Sunday, October 02, 2016

New atheism and logical positivism

From a review of a book by Peter Williams

Why is this? Williams claims it is mainly to do with the devastating effect Logical Positivism had in the 20th Century on religious belief. Logical Positivism holds that only statements that can be observed to be true through our senses or otherwise be potentially verified, have any meaning. This leaves the unverifiable God hypothesis meaningless. However, argues Williams, it does the same to the opposite claim too. The atheist declaration ‘there is no God’ is also impossible to scientifically prove. So under Logical Positivism, atheism is also meaningless. As Williams writes in Ch1, “Dawkins’ atheism, no less than the theism he opposes, is built upon Positivism’s grave.” Positivism had to die for atheism to live. However, Williams then moves on to argue that bizarrely, Logical Positivism is historically the main reason atheism has such a grasp on public imagination today. It provided the social credibility for atheism upon which the New Atheists have built.

10 comments:

Joe Hinman said...

I don't think positivism had much of an influence on anyone outside of philosophy. It's true the strong principle (verification) disproves just about everything invaliding a lot Dawkinss says,but what I remember teh most grom early 70s leashing philosophy for the first time is how Polanyi showed that Ayer's strong principle killed off positivism itself. You couldn't prove it by it's own principle. Then the weak principle was too weak it had no impact.

bmiller said...

@Joe Hinman,

I disagree that it has no influence outside of the study of philosophy, unless you include "New Atheism" under that heading.

Here is a quick description:

Wiki:"Its central thesis was verificationism, a theory of knowledge which asserted that only statements verifiable through empirical observation are cognitively meaningful."

Wouldn't you agree that we see this type of thinking in the wild today?

Joe Hinman said...

yes but I don't think it comes from positivism. I think that kind of thinking (scientism) was let loose immensity through scientists and positivism was a side branch of it, Positivists were embarrassed that philosophy wasn't science,they were willing to be the bus boys of science and clean up the clutter.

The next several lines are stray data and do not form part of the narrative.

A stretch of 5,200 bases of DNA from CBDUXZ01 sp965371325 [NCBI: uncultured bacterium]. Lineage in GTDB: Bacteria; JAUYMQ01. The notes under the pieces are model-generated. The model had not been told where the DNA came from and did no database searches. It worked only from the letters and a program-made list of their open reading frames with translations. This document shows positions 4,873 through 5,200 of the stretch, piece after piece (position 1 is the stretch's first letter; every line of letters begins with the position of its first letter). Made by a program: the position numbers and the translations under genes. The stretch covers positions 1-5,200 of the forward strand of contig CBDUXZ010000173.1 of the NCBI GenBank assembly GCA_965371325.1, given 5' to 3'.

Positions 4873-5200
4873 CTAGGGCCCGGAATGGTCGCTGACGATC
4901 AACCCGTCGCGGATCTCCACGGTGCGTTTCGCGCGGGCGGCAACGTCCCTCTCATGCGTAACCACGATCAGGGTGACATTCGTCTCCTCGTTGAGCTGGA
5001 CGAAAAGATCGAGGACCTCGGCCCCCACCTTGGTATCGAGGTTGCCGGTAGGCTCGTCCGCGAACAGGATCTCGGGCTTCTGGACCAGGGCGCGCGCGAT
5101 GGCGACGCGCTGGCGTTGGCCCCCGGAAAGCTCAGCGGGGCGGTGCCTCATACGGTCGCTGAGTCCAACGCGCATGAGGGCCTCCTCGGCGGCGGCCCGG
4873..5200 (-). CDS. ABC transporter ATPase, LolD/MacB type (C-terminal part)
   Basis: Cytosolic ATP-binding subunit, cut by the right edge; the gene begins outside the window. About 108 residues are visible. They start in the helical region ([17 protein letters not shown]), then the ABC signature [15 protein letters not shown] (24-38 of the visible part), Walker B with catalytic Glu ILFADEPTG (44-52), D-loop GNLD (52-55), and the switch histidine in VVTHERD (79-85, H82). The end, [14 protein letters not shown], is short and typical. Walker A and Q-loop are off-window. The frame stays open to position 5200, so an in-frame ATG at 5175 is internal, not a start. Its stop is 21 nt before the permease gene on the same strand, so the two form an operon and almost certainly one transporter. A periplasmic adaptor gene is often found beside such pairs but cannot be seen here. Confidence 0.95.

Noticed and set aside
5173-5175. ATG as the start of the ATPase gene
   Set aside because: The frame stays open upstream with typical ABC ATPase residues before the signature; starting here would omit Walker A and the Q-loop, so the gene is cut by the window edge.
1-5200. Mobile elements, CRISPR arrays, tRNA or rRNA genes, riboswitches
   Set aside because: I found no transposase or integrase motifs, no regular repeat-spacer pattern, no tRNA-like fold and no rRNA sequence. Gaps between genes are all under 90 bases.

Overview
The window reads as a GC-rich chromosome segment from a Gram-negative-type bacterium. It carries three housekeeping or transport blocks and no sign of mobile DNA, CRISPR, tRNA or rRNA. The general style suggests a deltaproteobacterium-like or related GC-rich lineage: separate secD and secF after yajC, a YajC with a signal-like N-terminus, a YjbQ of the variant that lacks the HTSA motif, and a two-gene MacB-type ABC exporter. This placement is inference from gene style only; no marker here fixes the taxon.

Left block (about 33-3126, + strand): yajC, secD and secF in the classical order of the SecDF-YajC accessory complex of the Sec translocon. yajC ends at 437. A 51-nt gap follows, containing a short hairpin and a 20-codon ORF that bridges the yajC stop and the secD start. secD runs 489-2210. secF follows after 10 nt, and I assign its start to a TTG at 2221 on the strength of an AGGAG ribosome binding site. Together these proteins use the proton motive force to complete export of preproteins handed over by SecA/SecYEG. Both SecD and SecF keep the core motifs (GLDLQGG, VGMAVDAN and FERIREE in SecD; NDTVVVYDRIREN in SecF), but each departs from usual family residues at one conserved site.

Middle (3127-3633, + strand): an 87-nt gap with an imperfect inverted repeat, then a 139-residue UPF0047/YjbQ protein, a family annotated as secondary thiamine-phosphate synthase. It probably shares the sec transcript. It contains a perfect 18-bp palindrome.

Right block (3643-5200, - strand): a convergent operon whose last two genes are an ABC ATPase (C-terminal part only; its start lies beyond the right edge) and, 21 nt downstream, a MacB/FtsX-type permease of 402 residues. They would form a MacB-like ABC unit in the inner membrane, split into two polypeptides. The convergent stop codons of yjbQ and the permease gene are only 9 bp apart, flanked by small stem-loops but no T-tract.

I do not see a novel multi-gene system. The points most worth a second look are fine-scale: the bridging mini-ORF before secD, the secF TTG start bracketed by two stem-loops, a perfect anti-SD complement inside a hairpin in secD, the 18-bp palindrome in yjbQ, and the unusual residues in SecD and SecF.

Joe Hinman said...

part 2 of my argument against ethical naturalism

bmiller said...

@Joe Hinman,

So you're saying that scientism came first from scientists and then positivism was the reaction from philosophers so that scientists wouldn't look down on them?

Do you find a difference between scientism and logical positivism then? Or are they essentially the same thing?

Joe Hinman said...

Positivism is what philosophers made of scientism, Scientism is not an organized movement but a label stuck on a variety of similar attitudes,

Jimmy S. M. said...

"The atheist declaration ‘there is no God’ is also impossible to scientifically prove."

That's why almost nobody makes that claim. Even Dawkins quote for the Bus Campaign: "there is probably no god, so stop worrying and enjoy your life." (Dawkins stated that he preferred the wording "There is almost certainly no God").

grodrigues said...

@Jimmy S. M.:

'"The atheist declaration ‘there is no God’ is also impossible to scientifically prove."

That's why almost nobody makes that claim. Even Dawkins quote for the Bus Campaign: "there is probably no god, so stop worrying and enjoy your life." (Dawkins stated that he preferred the wording "There is almost certainly no God").'

Are you saying that because the proposition "there is no God" is "impossible to scientifically prove", then no atheist actually claims that much and resorts to the seemingly more modest claim that "There is almost certainly no God"? Then should we gather that the latter claim *is* scientifically provable? There are two possible answers. If you answer "yes" then you can point us to the peer-reviewed scientific paper containing such a proof. If "no" then your response to the OP is baffling because the possibility or impossibility of scientific proof is actually irrelevant to the claims that atheists like Dawkins make.

Eric Koski said...

The discussion hereabouts seems appallingly sloppy.

First, the talk of "scientifically proving" stuff. Science doesn't deal in proofs. Scientific reasoning tends to be inductive or abductive, where the notion of "proof" doesn't really apply.

Second, verificationism is a theory of meaning, not of knowledge.

Third, verification is generally considered to be compellingly refuted by standard arguments from Quine et al. I think you'd be hard-pressed to find any mainstream philosophers of language or mind espousing verificationism or logical positivism. Mainstream philosophers espousing atheism as a philosophical position are most likely to also espouse some theory of language and mind encompassing a substantive theory of reference in conjunction with a realist metaphysics.

Fourth, the absence of peer-reviewed scientific papers establishing the non-existence of God is a special case of the complete absence of assertions about God from recent peer-reviewed scientific papers of any sort. God has this in common with fairies, etc. If one asserts that God exists but accepts that God's existence is irrelevant to understanding of the natural world, what must one believe about God in order to hold these positions simultaneously and without contradiction? (The question may be partly rhetorical.)

Eric Koski said...

In fourth paragraph, "verificationism" -- sorry.